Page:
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Unformatted text preview: Mathematics 105, Spring 2004 M. Christ Midterm Exam #2 Comments Distribution of scores : There were 50 points possible. The highest score was 50 and the third highest was 39. The median was 25 1 2 , the 75th percentile was 35, and the 25th percentile score was 21. Final course grades will be based 1 15% on MT1, 20% on this exam, 20% on problem sets, and 45% on the final exam. (1a) In defining a Lebesgue measurable set, a few students wrote | G \ A | < instead of | G \ A | e < . The distinction is that | G \ A | is not defined unless one already knows that G \ A is measurable. In testing measurability, one uses exterior measure, which is defined for all sets. (1b) If f is measurable then R E f d is defined if and only if the two numbers R E f + d and R E f- d are not both equal to + . A few students also mentioned the case where both integrals equal- . But this can never arise since f + , f- are by definition nonnegative functions. The question did not call for a definition of R E f d , so there was no need for you to reproduce the chain of definitions. (1c) A few people forgot to put absolute value signs around det ( T ). Clearly these are needed; the Lebesgue measure of T ( A ) cant be negative! (2a) The relevant example is the fat or generalized Cantor set, which we discussed in a homework problem. Given (0 , 1), this set is constructed by deleting from [0 , 1] a subinterval of length / 3, leaving two subintervals of equal lengths. From the middle of each of those we delete a subinterval of length / 3 2 , leaving four subintervals of equal lengths. From the middle of each of those we delete a subinterval of length / 3 3 , and so forth; the fat Cantor set is the set of all points which are never deleted if this process is continued through infinitely many steps....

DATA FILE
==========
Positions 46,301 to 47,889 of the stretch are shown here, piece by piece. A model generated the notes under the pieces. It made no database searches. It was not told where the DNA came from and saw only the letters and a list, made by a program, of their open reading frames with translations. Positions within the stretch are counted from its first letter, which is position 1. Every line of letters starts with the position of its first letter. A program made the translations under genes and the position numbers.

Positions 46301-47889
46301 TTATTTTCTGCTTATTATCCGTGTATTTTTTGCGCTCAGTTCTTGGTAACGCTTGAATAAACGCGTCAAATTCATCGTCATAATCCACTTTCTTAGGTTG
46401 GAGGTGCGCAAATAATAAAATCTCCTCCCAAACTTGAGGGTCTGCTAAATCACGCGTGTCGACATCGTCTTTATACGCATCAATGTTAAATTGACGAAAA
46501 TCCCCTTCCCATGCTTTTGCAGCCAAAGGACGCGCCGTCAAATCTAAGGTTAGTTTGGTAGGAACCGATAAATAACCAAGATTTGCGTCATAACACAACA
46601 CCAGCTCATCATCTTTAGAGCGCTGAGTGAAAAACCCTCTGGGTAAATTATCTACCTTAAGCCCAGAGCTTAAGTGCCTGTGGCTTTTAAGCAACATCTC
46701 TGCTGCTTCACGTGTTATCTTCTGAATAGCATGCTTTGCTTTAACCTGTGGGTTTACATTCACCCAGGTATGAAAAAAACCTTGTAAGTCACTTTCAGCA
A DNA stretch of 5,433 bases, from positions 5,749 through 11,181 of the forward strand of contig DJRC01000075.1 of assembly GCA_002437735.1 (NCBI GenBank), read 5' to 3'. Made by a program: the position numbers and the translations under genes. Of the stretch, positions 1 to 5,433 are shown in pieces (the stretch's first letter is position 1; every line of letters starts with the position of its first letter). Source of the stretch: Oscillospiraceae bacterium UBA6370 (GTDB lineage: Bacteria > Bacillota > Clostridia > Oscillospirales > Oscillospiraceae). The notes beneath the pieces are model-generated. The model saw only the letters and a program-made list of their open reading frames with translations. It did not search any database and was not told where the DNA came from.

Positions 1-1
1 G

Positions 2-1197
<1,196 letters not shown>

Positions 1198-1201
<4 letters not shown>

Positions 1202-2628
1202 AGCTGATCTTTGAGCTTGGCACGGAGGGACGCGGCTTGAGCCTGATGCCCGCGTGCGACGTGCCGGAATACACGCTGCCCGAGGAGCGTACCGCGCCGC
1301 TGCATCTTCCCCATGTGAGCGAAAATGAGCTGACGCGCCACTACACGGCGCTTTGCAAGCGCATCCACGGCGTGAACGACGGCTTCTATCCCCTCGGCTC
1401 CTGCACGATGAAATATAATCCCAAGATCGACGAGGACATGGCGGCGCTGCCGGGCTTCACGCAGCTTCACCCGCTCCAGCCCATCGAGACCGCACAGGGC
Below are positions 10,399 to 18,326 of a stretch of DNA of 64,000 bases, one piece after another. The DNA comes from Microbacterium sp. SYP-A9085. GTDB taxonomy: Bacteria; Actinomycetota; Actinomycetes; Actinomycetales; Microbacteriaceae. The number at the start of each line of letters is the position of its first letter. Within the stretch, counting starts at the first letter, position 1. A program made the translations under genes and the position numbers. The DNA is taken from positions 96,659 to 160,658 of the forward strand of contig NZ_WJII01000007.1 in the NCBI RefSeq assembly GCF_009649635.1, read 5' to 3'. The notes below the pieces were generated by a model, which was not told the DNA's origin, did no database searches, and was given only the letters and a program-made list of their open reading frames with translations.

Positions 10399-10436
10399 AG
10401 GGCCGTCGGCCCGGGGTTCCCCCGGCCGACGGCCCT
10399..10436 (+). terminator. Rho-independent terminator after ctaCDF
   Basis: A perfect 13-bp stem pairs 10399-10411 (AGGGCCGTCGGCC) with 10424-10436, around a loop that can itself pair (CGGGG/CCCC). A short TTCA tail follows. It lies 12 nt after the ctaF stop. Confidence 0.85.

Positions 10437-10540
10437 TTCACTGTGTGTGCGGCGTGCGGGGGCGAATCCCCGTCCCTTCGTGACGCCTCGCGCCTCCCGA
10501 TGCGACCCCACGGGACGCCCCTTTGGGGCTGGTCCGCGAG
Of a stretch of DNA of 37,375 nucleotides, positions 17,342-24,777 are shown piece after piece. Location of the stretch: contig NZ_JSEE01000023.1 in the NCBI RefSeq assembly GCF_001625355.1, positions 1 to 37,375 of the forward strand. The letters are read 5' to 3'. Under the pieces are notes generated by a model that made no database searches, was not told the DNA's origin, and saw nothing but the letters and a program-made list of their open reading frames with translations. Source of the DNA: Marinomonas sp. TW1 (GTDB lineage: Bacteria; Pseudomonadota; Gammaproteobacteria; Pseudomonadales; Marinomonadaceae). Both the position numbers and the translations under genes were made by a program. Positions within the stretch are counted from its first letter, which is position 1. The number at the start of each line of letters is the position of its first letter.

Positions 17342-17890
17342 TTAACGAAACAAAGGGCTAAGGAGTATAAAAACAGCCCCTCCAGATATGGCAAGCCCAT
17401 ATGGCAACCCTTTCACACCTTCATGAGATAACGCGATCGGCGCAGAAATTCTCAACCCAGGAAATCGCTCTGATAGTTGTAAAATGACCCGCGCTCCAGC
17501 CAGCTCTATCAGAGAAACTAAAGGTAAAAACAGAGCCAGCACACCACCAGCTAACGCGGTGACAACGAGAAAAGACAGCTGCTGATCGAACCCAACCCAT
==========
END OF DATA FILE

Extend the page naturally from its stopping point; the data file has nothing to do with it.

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This note was uploaded on 05/07/2008 for the course MATH 105 taught by Professor Michaelchrist during the Spring '04 term at University of California, Berkeley.
- Spring '04